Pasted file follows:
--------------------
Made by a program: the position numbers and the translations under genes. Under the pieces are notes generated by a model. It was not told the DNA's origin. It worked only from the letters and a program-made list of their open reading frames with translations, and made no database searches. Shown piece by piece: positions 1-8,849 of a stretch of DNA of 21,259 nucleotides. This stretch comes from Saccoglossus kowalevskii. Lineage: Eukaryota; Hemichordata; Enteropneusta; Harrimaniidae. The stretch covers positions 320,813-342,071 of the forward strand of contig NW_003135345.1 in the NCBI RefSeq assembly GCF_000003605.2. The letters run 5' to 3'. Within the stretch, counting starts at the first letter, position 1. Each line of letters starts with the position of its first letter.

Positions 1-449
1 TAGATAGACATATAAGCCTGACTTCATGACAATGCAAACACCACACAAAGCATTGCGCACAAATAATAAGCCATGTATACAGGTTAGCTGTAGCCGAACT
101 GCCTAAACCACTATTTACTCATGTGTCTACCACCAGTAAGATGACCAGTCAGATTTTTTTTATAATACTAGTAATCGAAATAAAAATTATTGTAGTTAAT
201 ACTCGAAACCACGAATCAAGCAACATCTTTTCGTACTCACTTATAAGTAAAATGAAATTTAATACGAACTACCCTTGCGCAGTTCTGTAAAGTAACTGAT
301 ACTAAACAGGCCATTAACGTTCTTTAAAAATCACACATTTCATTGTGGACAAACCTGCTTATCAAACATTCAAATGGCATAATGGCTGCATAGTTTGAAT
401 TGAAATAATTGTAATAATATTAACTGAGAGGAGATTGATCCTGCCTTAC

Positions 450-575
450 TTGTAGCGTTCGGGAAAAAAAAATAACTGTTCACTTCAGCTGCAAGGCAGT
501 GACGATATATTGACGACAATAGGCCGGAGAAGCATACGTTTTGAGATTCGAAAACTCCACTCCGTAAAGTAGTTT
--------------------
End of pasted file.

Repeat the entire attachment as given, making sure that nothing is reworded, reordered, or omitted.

Made by a program: the position numbers and the translations under genes. Under the pieces are notes generated by a model. It was not told the DNA's origin. It worked only from the letters and a program-made list of their open reading frames with translations, and made no database searches. Shown piece by piece: positions 1-8,849 of a stretch of DNA of 21,259 nucleotides. This stretch comes from Saccoglossus kowalevskii. Lineage: Eukaryota; Hemichordata; Enteropneusta; Harrimaniidae. The stretch covers positions 320,813-342,071 of the forward strand of contig NW_003135345.1 in the NCBI RefSeq assembly GCF_000003605.2. The letters run 5' to 3'. Within the stretch, counting starts at the first letter, position 1. Each line of letters starts with the position of its first letter.

Positions 1-449
1 TAGATAGACATATAAGCCTGACTTCATGACAATGCAAACACCACACAAAGCATTGCGCACAAATAATAAGCCATGTATACAGGTTAGCTGTAGCCGAACT
101 GCCTAAACCACTATTTACTCATGTGTCTACCACCAGTAAGATGACCAGTCAGATTTTTTTTATAATACTAGTAATCGAAATAAAAATTATTGTAGTTAAT
201 ACTCGAAACCACGAATCAAGCAACATCTTTTCGTACTCACTTATAAGTAAAATGAAATTTAATACGAACTACCCTTGCGCAGTTCTGTAAAGTAACTGAT
301 ACTAAACAGGCCATTAACGTTCTTTAAAAATCACACATTTCATTGTGGACAAACCTGCTTATCAAACATTCAAATGGCATAATGGCTGCATAGTTTGAAT
401 TGAAATAATTGTAATAATATTAACTGAGAGGAGATTGATCCTGCCTTAC

Positions 450-575
450 TTGTAGCGTTCGGGAAAAAAAAATAACTGTTCACTTCAGCTGCAAGGCAGT
501 GACGATATATTGACGACAATAGGCCGGAGAAGCATACGTTTTGAGATTCGAAAACTCCACTCCGTAAAGTAGTTT